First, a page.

Several people have asked me if this European Literary water park is a real place. There is a place sort of like it in Ayia Napa, Cyprus, Water World Themed Water Park, where the slides have a Greek Mythology theme, such as "Drop to Atlantis," "Aeolos Whirlpool," "Fall of Icarus," "Quest of Herakles," and more. I started thinking of the slides they could add that would make the place too sinister to visit—who would go on “Scylla and Charybdis”, “Kronos’ Catapult,” “Medea’s Moshpit,” or “Cyclops’ Cavern”? We went for Helen's 11th birthday, and she was thrown into conflict by her aversion to Greek Mythology and her enthusiasm for sliding.
The week of March 20-25 is consumed by the production of Euripides' Helen at the Black Box Theatre at the Main Street Landing in Burlington, VT, and stars UVM students & affiliates. The show is a unique mix of pathos and comedy, with new music, dance, costumes, and my projected images.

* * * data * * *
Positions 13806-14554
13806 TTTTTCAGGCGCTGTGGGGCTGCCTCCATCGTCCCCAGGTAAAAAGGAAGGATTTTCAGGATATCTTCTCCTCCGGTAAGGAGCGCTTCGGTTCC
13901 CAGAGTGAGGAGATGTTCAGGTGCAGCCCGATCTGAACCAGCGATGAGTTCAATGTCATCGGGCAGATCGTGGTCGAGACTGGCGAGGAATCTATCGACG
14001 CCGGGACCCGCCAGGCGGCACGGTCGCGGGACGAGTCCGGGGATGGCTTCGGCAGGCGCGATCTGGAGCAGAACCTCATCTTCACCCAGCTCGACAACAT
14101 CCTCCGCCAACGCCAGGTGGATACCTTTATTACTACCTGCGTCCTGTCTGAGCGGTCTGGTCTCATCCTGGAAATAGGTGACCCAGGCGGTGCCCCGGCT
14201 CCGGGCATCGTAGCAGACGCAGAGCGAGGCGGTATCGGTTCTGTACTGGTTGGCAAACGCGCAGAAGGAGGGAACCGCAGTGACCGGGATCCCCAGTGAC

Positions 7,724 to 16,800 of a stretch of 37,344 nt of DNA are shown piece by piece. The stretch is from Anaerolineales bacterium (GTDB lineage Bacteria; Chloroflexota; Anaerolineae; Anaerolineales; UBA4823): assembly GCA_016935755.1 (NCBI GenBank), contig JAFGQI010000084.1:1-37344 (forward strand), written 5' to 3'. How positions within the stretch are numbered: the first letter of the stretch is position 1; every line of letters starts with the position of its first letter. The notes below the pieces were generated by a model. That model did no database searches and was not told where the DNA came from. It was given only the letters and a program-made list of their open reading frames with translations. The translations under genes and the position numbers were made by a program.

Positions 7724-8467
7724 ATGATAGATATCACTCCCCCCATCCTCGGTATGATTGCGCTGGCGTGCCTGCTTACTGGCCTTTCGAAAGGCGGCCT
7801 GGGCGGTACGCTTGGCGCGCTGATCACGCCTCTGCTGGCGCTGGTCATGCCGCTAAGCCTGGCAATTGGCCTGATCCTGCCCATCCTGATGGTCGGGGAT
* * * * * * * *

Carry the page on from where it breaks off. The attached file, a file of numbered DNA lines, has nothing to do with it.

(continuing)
The play began with John (Franklin)'s idea to honor Phil Ambrose (professor emeritus) and his desire to compose music for ancient songs. Following the constraints of ancient rhythms and tunings, John creates songs that are both accurate to possiblilty and catchy. He had an electrified lyre made especially for the occasion by Creston Guitars. John and the other two musicians seem to be having a very good time with this music.
John asked me to design the costumes, sets, and to create projections that accompany three of the songs. I hand-cut stencils and then painted trims that were sewn onto costumes for the chorus, Helen, Menelaos, the Dioscouri, and the orchestra. Rachel Cosgrove and very hard working student volunteers Zoe Anszperger, Eileen Parks, and Claire Wilcox made all the costumes with tremendous care and attention to detail. The inspiration for the costumes comes from Greek vase painting, Minoan wall paintings of Santorini, and Egyptian art.
On stage there is a 4-foot high fence of lotus flowers and the one prop, a bench with hieroglyphs, that I painted in our garage.
I created around 80 images that are projected while the chorus sings the three Stasimon songs. The effect of the chorus of seven women dancing and singing to a live band in front of the projections is magical--in a strange Ancient-Greece-in-Vermont kind of way!
So many people have been involved in making this production happen--that alone is impressive for an extra-curricular event for all of us. Many thanks to everyone for making this show possible.
Dan Bolles wrote an article for SevenDaysVT about the play.